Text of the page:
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THE ITALIAN LINGUISTIC CONTINUUM ON THE STAGE: THE CHALLENGE OF TRANSLATING CARTA CANTA BY RAFFAELLO BALDINI

  • Author(s): Boselli, Stefano
  • et al.
Abstract

The origins of theatrical Italian are rooted in literature rather than orality, and this has regularly been at odds with any demands for realism. At the same time, the unique and broad assortment of regional dialects that actively interact with Italian offers a great opportunity for dramatists who wish to endow their plays with a closer connection to everyday life. Unfortunately, these dialects are often mutually unintelligible and represent a risky choice for authors aiming at a general circulation of their plays in regions other than the one a particular dialect belongs to. While the traditional choice in implementing dialect has been to simplify it and make it more understandable, thus unavoidably losing some of its visceral power, in his monologue Carta canta, Raffaello Baldini adopted a more effective and functional solution through the frequent code-switching between Italian and an underlying dialect. This process makes his monologues both extremely realistic and understandable outside his native Romagna.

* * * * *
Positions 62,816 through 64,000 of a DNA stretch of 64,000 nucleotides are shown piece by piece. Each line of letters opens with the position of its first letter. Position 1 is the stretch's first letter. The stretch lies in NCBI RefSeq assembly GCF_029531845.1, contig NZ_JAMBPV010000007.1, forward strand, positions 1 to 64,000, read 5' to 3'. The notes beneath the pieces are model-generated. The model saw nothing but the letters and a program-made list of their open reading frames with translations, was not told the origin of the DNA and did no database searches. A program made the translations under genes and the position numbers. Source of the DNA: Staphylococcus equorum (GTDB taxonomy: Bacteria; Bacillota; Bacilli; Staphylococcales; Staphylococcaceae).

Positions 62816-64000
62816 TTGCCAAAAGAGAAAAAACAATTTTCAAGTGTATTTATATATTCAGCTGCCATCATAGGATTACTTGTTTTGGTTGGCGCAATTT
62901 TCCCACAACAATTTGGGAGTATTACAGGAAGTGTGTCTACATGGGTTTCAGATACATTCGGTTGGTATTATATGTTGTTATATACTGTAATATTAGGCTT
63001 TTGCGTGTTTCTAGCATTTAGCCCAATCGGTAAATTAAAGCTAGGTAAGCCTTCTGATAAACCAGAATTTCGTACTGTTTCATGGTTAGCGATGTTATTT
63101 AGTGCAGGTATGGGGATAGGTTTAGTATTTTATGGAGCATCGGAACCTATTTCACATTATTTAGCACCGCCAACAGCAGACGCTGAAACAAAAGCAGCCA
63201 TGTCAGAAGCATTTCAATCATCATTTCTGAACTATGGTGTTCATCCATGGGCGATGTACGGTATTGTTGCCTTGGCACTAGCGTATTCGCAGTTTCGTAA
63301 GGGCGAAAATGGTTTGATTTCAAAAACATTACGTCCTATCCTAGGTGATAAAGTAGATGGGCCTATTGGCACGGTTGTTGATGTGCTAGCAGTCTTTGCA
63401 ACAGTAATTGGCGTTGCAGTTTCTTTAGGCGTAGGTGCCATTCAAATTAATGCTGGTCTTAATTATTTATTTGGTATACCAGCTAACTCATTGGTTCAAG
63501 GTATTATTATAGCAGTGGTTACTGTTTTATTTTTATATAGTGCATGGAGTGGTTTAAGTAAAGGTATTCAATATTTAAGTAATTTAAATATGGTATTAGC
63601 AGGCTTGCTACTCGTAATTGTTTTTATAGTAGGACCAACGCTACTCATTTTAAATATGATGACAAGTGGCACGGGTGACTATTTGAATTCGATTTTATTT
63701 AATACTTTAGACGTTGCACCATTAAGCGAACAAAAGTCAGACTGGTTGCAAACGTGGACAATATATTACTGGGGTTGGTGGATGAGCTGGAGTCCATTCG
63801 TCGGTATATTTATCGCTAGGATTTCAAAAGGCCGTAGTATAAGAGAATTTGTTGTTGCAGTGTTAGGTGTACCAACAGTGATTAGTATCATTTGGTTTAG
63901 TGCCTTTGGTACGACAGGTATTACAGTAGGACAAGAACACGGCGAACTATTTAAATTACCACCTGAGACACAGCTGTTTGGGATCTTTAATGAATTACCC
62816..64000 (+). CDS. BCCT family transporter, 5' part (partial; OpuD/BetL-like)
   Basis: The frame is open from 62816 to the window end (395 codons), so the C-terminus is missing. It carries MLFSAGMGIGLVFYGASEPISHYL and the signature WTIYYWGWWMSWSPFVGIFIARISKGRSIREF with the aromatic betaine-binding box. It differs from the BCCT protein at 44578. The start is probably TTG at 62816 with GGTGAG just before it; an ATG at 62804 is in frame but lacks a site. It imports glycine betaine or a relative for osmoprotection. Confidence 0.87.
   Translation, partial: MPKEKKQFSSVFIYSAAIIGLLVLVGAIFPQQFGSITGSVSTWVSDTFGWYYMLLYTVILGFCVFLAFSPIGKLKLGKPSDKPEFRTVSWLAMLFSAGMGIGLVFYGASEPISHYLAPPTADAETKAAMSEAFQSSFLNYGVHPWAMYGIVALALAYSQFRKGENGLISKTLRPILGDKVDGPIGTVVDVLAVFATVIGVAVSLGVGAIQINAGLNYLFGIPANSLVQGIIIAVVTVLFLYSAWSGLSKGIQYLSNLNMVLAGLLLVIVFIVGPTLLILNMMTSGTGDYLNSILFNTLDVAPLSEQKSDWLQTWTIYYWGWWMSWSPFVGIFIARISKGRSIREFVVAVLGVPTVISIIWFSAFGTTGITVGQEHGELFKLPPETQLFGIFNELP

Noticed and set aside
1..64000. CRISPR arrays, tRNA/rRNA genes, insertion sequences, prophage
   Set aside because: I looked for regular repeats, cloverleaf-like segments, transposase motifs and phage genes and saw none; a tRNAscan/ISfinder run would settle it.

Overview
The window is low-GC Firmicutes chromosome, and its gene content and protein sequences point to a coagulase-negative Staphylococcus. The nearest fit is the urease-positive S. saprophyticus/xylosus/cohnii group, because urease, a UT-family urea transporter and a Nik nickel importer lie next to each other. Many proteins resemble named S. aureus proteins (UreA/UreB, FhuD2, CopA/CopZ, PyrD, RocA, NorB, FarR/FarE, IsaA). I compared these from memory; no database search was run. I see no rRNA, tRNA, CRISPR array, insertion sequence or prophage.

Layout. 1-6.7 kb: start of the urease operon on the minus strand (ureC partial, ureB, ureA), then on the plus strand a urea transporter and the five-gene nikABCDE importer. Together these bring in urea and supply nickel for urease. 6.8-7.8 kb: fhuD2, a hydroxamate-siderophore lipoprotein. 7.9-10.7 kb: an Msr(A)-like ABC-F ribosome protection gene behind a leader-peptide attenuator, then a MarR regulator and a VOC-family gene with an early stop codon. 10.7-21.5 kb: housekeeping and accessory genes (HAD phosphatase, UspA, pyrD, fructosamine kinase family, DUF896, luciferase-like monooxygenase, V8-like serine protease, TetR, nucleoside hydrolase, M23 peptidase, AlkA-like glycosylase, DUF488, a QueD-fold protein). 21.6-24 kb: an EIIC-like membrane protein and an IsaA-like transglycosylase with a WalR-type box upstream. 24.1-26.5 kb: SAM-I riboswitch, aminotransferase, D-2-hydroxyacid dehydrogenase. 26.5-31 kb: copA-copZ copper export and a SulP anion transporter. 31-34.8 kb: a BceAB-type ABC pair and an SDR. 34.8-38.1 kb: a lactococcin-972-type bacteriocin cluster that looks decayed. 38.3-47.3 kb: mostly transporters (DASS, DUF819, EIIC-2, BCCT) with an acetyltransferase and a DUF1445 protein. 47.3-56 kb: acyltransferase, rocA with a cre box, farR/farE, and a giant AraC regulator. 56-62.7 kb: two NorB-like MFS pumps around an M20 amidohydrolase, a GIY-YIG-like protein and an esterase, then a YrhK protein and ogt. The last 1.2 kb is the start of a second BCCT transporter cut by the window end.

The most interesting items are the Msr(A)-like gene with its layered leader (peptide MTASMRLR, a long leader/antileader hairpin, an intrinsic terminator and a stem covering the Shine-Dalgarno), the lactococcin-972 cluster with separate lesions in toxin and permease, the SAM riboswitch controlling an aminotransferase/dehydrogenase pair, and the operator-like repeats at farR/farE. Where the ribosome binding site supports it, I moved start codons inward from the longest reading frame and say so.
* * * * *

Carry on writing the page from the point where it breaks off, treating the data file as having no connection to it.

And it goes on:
In this essay, Boselli takes a closer look at the development of Italian for the stage, and analyses Baldini's play to highlight its originality, maintaining that Baldini's language provides the Italian theatrical tradition with a definitive blueprint for tapping into the powerful resources of dialects and it gives them an opportunity to survive. Boselli also takes a close look at Adria Bernardi's translation of Baldini's play, mostly based on the Italian translation of the play made by Baldini himself, and as a 'translation of a translation' forgoes some important details of the original. Boselli concludes by saying that the fact that the work has indeed pierced the linguistic barrier is a point of merit for both translator and editor, but that clearer intentions and tighter collaboration, as well as the participation of professional performers are needed to translate for the theatre. Otherwise, the playtext does not enter the canon of actually performed plays in the new culture and remains, at best, opaque literature.

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